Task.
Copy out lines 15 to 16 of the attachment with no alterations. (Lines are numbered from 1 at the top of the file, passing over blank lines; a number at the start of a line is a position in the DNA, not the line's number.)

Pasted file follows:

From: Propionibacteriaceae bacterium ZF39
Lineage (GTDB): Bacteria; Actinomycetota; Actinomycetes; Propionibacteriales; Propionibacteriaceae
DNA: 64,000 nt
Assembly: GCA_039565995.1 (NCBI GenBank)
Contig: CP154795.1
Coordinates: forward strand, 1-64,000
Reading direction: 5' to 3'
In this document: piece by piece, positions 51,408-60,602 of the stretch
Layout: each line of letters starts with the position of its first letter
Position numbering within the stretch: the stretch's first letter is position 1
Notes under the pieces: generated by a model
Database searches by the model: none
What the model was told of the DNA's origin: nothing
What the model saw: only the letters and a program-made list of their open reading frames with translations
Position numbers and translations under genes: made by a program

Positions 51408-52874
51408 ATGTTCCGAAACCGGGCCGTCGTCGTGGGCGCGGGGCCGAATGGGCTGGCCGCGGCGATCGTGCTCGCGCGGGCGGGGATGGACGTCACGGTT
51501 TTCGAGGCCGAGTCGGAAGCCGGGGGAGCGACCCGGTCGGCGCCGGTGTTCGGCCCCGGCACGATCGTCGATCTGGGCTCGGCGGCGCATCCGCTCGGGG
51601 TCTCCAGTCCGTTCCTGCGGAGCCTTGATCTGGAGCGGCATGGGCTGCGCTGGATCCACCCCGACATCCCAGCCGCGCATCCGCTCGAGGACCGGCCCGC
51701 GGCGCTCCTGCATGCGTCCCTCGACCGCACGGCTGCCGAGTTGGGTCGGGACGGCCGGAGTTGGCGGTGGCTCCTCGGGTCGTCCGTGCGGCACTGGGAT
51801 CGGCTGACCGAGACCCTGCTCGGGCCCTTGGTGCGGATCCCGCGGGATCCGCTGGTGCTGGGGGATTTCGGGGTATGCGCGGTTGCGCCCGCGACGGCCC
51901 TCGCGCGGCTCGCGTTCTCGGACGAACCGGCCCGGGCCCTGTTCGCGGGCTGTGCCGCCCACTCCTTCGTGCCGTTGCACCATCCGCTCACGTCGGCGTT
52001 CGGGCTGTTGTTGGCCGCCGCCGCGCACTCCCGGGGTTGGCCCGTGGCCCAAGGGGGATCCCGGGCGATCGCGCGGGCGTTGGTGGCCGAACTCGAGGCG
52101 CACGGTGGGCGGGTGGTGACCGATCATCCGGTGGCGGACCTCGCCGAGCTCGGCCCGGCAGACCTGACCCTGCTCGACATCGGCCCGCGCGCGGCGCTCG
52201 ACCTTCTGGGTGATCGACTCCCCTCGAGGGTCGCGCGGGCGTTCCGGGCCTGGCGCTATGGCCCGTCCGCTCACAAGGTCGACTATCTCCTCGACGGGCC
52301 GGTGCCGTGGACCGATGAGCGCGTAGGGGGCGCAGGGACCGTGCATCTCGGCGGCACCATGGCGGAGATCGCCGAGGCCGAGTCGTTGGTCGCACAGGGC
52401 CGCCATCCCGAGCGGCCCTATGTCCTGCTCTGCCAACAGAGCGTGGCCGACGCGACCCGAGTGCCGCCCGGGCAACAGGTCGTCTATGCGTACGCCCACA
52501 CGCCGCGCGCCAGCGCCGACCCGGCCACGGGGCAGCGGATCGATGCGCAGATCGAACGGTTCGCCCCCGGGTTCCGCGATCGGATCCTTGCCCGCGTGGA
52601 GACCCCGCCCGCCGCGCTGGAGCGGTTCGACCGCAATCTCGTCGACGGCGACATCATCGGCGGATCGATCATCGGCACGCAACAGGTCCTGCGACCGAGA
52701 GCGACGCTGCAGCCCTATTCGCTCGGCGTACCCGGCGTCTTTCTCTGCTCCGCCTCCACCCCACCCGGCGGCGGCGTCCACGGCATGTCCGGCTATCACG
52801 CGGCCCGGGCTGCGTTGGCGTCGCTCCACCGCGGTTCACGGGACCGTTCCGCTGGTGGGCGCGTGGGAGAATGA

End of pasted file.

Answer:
Position numbers and translations under genes: made by a program

Positions 51408-52874